Incipient ICP (1966-1971), Corbett vs. Dempsey’s recent Instant Composers Pool (ICP) archival release, is a wild one. It is comprised mostly of unreleased recordings, though a few tracks on the first disc were released in 2012’s mammoth 50-CD box-set Instant Composers Pool and the first few on the second had been released on the exceedingly rare 1969 promo box-set The Dutch Jazz Scene. And, it is an invaluable document of some the most varied and compelling material performed by the ICP core of Misha Mengelberg, Willem Breuker, and Han Bennink, plus numerous guests (including Arjen Gorter, Frederic Rzewski, Manfred Schoof, Peter Bennink, and others circulating in the Amsterdam scene at the time) in the early years. I am not sure how much will be unexpected to those familiar with the group or, really, any of these musicians individually. Mengelberg is as concerted and unpredictable as ever. Bennink’s percussion is restive and playful. Breuker already seems bent on developing his patented blend of circus music, sideways marches, Dolphy-esque climbs and plunges, and continental huff.
The two-disc Incipient ICP is more than another “long-lost tapes” release of a classic extended ensemble. These recording s are genuinely exciting. One can almost feel the sheer joy experienced in unanticipated turns, the swinging passages blended into breathy quiet into crashing cacophony, in the accidental discoveries of new routes from point A to B, or in that new and hitherto elusive point C. The music is also earnest, in that it is hell-bent on pushing accepted musical boundaries and merging hitherto separate musical forms into an amalgam of experimentalism. That sensation of elation in the process of discovery redounds to the listener. One hears the early stages of licks that Breuker later developed with his Kollektief, especially a brief joyful passage in Mengelberg piece, Die Berge schutzen die Heimat. (For what it is worth, I swear he played some version of this live when I finally caught the Kollektief live 15 years ago in the Netherlands, though my memory has deceived me before.) One hears the early relentlessness of Bennink, who shuns repeating rhythms once stumbled upon in favor of the next strange combination of blustery clatter. His skills, of course, have refined over the following half-century, but that obstinate curiosity was clearly there from the very beginning.
Given the timing, location, and sound, I want to read a Situationist esthetic into the ludicrousness of some of these pieces. The Dadaist/Fluxist impulse is certainly there, as are the jazz foundations, evident in cuts such as “Session No. I” (Mengelberg) and the delicious deconstruction of “September Song”. And, of course, the American free jazz inspiration is unmistakable. Just listen to the group’s take on Albert Ayler’s “Angels” on the second disc, which is a true homage, or Breuker’s biting “Viet-Cong”. One also hears the seeds of classical minimalism in Mengelberg-penned pieces such as “Piano Distance” and the ofttimes absurdist juxtapositions that would become characteristic of the Dutch scene in tracks such as ”HRRG II”, “STCH Shuffle” (both by Mengelberg), the wonderfully cabaretic dirge “Trammermusik” and the folk-turned-phased-free-march of “Siep (Sybren Polet)” (both by Breuker).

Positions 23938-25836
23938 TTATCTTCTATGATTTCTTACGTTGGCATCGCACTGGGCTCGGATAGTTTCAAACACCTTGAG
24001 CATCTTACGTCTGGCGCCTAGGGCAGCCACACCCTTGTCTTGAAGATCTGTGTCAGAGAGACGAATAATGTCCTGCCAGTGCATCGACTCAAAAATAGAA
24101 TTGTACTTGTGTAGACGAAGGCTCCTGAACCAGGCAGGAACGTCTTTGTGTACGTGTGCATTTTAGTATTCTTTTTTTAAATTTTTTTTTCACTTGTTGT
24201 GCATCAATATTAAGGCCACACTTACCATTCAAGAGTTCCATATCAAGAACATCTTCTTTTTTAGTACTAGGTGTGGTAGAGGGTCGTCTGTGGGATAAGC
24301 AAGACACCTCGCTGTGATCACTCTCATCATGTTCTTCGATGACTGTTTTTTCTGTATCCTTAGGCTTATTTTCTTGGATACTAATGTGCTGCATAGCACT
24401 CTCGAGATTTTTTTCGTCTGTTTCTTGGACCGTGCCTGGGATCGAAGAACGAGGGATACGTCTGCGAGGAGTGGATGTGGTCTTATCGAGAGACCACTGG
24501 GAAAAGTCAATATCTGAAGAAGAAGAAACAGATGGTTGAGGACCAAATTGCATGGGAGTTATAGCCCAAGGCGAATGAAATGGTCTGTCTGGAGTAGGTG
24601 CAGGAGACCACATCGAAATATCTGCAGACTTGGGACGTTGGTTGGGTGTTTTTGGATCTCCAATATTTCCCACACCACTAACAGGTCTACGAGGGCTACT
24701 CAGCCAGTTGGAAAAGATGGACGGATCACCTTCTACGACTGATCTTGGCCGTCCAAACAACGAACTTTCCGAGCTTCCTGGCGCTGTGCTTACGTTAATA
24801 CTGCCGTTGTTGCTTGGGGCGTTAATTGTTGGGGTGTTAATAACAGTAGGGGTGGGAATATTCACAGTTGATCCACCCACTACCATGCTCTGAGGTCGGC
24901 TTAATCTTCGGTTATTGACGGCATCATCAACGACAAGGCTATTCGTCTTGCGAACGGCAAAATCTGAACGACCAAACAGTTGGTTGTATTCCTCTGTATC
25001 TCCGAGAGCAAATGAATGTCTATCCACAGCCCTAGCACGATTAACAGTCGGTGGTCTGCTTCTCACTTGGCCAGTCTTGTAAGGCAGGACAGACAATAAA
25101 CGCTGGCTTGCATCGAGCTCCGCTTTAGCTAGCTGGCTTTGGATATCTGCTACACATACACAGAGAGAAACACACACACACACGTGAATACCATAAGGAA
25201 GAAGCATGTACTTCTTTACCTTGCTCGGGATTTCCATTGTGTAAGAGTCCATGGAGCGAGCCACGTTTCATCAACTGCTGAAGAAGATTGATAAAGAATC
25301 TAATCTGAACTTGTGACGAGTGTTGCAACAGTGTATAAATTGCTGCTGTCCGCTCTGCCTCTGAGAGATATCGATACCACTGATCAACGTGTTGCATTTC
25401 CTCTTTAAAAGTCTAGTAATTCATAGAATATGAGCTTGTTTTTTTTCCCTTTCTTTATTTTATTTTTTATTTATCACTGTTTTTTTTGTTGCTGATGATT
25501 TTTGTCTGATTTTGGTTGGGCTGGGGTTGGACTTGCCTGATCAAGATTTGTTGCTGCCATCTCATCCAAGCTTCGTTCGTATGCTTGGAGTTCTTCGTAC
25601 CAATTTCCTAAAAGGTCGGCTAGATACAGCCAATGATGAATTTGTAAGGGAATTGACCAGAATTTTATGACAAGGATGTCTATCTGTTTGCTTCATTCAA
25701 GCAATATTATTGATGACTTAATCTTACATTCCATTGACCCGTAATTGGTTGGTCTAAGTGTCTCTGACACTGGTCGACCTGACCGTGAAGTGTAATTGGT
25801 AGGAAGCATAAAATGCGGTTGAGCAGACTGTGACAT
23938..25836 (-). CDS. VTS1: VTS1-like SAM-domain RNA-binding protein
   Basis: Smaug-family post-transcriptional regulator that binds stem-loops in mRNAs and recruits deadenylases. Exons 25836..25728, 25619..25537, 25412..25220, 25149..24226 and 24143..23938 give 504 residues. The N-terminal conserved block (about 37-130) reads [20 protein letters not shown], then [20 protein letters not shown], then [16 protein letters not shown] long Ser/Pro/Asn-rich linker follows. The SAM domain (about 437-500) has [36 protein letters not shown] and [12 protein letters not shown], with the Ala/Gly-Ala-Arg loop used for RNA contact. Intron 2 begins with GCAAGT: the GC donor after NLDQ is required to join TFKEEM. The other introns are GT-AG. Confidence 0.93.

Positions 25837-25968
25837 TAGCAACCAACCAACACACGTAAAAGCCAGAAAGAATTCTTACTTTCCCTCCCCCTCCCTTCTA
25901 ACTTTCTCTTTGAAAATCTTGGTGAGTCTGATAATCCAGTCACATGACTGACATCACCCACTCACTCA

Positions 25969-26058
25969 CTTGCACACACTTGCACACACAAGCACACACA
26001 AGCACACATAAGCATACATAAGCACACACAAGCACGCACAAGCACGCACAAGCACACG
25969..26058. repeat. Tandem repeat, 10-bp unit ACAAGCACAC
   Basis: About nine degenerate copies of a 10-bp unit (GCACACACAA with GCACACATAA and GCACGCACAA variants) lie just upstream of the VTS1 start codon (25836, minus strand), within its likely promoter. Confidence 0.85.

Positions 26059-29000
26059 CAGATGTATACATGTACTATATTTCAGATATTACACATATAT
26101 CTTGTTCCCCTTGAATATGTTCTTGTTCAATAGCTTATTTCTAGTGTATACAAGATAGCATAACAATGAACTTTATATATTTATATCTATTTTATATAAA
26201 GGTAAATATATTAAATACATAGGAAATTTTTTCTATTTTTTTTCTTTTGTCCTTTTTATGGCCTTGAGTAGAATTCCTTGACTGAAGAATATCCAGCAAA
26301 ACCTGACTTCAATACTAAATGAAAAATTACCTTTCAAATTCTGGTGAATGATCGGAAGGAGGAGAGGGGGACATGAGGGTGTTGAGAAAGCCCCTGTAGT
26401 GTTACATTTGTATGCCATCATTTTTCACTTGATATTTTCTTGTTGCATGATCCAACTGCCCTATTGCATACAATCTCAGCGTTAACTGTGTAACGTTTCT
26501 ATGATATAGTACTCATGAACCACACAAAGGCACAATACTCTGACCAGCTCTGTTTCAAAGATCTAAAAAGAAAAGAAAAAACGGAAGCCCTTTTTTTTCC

Admittedly, the frenetic collision of unlike elements and styles has lost some of its luster over the following decades. However, just as the work that Painkiller and Naked City did fusing grind, metal, and free jazz still sounds much more convincing than the myriad derivatives that followed, so too does ICP still sound that much fresher and more robust. And maybe that is because it was fresh at the time, a veritable Misha-mash (yep) of sounds and melodies that was truly challenging players, listeners and society to reexamine their pretenses about art, order, society, and life. Indeed, one can hear that sense of wonder, possibility, and conviction with which Bennink, Breuker, Mengelberg and the rest of the Pool, five decades ago, approached a craft which was still in its infancy.
Corbett vs. Dempsey has released numerous pieces of the ICP and related archives as of late. Although I have not worked my way through all of them, each one I have heard has been a gem. Add this to the list and move it to the top.
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